Much as private sector is destined to play a larger role in economic development, Governments have to exert themselves to draw up more cohesive reforms agenda with strong cross-sector linkages. Though there were no major reforms initiatives in 2008 or 2009, the Indian economy has grown significantly. The growth rates with a proper reforms agenda would be even more incredible. Policies balancing industrial needs and environmental compulsions simultaneously, rather then sequentially, are one important requirement, for example. Without such coordinated policy framework several mega projects that are planned, are failing to really take off.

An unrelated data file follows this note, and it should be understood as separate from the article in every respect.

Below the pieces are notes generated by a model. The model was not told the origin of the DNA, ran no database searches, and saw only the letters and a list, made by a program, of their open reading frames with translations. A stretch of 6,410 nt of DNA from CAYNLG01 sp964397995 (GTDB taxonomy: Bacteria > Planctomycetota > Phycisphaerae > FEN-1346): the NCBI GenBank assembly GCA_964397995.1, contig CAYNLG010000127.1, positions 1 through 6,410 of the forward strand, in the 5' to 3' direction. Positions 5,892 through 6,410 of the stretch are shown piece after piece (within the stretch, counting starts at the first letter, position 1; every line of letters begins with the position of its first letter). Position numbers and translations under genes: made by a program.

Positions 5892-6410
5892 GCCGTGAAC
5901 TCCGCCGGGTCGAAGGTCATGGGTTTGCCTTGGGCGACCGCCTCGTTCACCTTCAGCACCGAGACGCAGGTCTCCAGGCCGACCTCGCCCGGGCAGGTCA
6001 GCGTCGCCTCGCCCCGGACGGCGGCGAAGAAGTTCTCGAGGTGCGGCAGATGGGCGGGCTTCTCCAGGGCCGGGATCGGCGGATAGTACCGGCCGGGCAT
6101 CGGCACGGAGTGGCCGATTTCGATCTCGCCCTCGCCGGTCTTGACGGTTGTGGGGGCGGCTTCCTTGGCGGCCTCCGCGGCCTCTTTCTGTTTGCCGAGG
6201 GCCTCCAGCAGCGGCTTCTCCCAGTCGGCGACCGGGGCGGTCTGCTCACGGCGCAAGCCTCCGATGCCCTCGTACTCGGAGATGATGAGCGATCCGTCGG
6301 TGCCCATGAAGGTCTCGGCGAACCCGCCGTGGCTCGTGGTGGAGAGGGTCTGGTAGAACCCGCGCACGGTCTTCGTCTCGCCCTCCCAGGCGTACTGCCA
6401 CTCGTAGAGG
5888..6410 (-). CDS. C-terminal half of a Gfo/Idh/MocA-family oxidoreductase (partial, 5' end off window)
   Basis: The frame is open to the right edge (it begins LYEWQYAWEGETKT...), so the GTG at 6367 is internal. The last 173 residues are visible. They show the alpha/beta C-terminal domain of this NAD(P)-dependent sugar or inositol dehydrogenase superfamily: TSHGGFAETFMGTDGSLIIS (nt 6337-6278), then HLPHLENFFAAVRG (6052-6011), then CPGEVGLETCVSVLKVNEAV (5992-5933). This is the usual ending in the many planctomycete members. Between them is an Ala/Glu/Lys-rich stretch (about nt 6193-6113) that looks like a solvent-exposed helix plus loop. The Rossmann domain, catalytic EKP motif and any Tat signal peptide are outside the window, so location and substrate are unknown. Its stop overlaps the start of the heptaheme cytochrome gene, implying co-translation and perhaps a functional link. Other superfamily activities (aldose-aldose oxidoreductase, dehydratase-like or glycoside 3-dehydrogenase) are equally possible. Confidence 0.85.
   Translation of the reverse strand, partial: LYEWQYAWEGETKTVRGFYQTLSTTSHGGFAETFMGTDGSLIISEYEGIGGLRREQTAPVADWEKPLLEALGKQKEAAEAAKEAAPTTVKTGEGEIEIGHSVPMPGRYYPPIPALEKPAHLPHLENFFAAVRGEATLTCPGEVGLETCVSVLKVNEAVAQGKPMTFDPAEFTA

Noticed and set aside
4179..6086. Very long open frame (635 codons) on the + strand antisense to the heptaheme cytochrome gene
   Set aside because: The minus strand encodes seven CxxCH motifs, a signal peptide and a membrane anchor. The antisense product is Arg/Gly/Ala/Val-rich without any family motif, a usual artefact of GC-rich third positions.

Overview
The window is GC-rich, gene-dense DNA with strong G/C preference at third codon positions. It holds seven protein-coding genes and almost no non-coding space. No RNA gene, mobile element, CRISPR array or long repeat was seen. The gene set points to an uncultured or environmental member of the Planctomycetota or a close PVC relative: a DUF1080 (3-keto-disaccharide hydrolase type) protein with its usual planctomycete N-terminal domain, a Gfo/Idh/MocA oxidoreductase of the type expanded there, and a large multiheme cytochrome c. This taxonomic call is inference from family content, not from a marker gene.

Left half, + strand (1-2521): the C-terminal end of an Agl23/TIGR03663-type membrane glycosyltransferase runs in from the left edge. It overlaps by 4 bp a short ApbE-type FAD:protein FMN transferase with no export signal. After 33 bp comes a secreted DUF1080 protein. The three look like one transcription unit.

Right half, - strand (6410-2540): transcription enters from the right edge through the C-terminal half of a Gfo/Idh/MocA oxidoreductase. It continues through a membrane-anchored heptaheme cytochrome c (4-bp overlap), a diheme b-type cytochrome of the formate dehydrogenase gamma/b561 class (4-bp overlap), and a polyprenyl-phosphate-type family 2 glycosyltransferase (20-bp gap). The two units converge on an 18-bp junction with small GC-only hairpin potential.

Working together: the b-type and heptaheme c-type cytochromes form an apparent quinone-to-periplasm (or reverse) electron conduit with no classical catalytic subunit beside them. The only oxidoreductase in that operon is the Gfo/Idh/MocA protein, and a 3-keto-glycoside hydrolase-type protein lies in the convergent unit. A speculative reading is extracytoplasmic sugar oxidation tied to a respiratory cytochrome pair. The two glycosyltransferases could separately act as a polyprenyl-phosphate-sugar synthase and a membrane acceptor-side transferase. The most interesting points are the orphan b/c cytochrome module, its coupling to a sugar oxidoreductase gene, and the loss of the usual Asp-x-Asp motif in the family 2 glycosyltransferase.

On a related plane, stable and investor-friendly long term policies on Special Economic Zones which create employment are also required. Policies regulating private operations in an open, transparent and positive manner constitute another important need. India is perhaps not yet ready with the level of perfect market conditions that allow a totally free market economy to operate without a concern of wayward deployment of scarce resources. Even highly free market countries such as US are now veering round to the view that certain economic activities of strategic importance need larger governmental oversight. Banking, finance, healthcare, insurance, and education for example, need public policy oversight as much as private sector participation. Microfinance in India, as an illustration, has ushered in a silent revolution by financing USD 4 billion for empowering millions of indigent households. Yet, lack of regulatory oversight has led to multiple failings in this revolution, setting the clock back. Great private initiatives should not, therefore, be allowed to become exploitative for want of appropriate public oversight.